The LMS Hall of Fame

There are many examples of people throughout the history of the CWM who have been inspirational and influential – whether they served through LMS, PCE or CMS. Some examples:

Robert and Mary Moffatt were commissioned as missionaries in the same service as John Williams in 1816. In 1820 Moffatt moved his family to establish the missionary post at Kuruman where he continued to serve until his return to England in 1870. His daughter Mary, married the missionary and explorer David Livingstone who was also based as an LMS missionary at Kuruman.

Johannes Van der Kemp a Dutch Lutheran pastor read a sermon from one of the LMS founders and was so moved he offered himself for missionary service in Southern Africa. He arrived in 1799 and began his work among African tribes. With the exploitation of the colonialists Vanderkemp built Christian settlements to care and protect people from the colonialists harsh treatment. Van der Kemp refused the governors order to provide labour for farms which put his at loggerheads with the government.

David Livingstone is perhaps one of the best known of the LMS missionaries, though not remembered most of missionary endeavours as for his extensive travels in Africa. He was and remains a controversial figure. Criticised for his failure to make converts, as a poor expedition leader and mostly for his call for Africa to be opened up to “commerce, Christianity and civilisation” which paved the way for the notorious “scramble for Africa.” Yet he was an inspiration to missionaries and became the recruitment poster-boy of the LMS.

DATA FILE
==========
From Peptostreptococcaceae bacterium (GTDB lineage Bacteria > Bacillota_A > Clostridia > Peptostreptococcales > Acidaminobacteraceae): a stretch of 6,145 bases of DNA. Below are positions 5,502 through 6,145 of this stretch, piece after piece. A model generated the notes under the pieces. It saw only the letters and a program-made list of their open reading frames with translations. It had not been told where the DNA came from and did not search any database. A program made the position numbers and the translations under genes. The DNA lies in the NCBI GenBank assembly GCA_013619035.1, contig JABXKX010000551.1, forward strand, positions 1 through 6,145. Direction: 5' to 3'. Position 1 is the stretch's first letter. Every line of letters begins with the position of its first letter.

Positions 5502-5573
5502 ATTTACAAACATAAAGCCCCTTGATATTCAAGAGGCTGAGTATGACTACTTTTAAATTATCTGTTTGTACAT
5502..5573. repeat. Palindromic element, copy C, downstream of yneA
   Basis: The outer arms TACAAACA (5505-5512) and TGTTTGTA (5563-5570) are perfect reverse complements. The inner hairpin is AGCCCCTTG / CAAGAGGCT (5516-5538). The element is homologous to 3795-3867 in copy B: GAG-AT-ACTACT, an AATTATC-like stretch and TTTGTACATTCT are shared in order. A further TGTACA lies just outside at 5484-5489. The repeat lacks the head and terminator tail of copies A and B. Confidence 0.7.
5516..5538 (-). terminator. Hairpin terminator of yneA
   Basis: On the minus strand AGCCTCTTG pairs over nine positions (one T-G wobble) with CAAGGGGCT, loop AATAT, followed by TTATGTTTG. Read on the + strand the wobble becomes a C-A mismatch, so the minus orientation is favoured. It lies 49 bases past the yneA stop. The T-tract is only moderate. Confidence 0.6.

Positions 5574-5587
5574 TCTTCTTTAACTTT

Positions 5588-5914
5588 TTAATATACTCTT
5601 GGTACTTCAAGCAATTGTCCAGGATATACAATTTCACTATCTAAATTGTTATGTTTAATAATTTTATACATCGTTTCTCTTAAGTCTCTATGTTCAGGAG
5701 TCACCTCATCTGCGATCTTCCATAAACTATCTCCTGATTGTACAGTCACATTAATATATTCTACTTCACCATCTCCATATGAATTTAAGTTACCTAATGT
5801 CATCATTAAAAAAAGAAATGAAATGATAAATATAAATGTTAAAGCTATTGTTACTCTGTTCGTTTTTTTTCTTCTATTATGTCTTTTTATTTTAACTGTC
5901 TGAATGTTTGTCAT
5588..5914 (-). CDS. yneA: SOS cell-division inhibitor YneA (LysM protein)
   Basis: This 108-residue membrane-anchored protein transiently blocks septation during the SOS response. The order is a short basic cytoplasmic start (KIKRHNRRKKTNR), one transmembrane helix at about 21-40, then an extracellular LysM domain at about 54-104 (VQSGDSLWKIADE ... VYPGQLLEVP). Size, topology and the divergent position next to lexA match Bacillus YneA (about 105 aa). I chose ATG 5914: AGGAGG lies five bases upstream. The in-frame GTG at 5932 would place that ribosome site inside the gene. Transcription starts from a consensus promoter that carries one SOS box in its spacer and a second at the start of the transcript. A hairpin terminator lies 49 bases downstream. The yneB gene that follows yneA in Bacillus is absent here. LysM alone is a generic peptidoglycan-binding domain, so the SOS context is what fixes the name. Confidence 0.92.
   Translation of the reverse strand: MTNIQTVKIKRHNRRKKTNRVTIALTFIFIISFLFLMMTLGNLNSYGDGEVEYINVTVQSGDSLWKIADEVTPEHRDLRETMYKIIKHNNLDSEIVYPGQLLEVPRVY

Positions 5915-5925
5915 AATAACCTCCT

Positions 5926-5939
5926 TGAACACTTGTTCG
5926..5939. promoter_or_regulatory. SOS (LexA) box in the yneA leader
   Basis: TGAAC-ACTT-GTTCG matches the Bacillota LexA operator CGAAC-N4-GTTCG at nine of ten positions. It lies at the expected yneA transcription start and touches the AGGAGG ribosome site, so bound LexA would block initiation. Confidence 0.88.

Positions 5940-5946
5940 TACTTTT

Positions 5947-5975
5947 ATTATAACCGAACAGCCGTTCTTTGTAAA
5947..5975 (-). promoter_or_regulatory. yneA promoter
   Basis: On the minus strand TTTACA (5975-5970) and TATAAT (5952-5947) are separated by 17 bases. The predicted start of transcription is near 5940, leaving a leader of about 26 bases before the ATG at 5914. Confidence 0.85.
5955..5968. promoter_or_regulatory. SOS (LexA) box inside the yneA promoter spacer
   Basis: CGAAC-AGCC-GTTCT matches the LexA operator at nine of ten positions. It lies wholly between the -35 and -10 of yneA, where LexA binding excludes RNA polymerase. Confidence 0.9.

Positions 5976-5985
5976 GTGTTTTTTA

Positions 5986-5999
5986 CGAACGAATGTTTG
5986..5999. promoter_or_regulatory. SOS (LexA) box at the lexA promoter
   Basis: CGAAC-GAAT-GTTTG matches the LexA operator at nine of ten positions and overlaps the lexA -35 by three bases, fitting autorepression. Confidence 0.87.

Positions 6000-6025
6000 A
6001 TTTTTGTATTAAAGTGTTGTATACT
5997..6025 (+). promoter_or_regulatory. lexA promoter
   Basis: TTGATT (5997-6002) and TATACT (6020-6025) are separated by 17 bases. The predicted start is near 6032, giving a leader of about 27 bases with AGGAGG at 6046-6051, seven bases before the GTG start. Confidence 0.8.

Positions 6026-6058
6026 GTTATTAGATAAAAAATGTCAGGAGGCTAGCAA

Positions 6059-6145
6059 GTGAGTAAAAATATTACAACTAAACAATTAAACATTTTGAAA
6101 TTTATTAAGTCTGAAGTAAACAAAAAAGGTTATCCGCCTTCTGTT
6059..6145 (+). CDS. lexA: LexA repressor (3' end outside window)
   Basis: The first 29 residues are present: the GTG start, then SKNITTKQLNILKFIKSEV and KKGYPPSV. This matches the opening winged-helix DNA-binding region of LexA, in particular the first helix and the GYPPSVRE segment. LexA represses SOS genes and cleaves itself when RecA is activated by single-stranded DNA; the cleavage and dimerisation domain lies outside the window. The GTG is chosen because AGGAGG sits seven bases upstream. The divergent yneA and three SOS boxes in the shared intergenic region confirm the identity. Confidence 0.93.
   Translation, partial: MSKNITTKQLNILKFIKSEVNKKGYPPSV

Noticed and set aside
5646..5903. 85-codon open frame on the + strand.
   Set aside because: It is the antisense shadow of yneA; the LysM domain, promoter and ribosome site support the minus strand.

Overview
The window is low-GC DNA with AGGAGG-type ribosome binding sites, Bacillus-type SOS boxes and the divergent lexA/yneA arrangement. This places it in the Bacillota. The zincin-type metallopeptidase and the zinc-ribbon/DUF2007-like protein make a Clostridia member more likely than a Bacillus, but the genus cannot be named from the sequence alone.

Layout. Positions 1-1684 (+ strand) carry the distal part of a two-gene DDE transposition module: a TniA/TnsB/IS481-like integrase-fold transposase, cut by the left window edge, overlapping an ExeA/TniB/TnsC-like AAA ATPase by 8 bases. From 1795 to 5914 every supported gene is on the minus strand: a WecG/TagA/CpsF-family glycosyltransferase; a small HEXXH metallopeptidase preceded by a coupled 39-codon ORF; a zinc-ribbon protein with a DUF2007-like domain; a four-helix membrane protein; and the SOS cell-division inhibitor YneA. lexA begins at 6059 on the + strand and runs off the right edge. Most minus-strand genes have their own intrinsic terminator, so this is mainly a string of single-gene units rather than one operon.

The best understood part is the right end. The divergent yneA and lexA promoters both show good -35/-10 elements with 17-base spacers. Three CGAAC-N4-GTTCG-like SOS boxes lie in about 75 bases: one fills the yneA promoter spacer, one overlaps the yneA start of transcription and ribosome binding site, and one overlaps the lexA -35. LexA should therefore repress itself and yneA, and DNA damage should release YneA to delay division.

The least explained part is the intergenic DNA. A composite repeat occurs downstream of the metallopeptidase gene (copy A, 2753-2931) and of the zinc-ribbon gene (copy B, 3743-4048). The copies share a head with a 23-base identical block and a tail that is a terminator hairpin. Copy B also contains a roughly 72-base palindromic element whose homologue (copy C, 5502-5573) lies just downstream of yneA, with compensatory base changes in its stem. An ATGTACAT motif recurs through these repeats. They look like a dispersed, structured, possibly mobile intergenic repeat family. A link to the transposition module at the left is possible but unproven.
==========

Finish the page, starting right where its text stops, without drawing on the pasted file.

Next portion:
John Smith went to Guyana in 1817 with a mission to work amongst the slaves. His work flourished in the Demerara region where he gathered a church of over 800 slaves. He wrote about the appalling conditions slaves experienced and these representation brought changes through acts of parliament. Letters addressed to colonial governors were sent which recommended reform but these were withheld. Despite Smiths encouragement to show restraint violence broke out and a slaughter of slaves took place. Smith was imprisoned for instigating the riot and condemned to death. During his appeal he was imprisoned and in such unhealthy conditions that he died.

Missionaries frequently learnt the languages of the people among whom they worked. Not only learning the language, but writing grammars and dictionaries. The work of Robert Morrison in China is a good example of this contribution.

Eric Liddell was successful athlete whilst a schoolboy at Eltham College – a school founded by the LMS for the sons and orphans of missionaries – so successful that he was selected to run the 100 in the 1924 Paris Olympics. He refused to train and run on Sundays and so was withdrawn, but ran instead in the 200 and 400 metres, winning a bronze and gold medal. He set the world record for the 400 metres in 47.6 seconds. Eric Liddell’s story is captured in a film Chariots of Fire.

At the height of his career Liddell became an educational missionary in China. For a time he worked alongside his brother who was a medical missionary through the LMS. Liddell was interred in 1943 in an internment camp – he had previously been on a prisoner exchange list but gave his place to a pregnant woman – he died in February 1945 from a brain tumour, aged 43.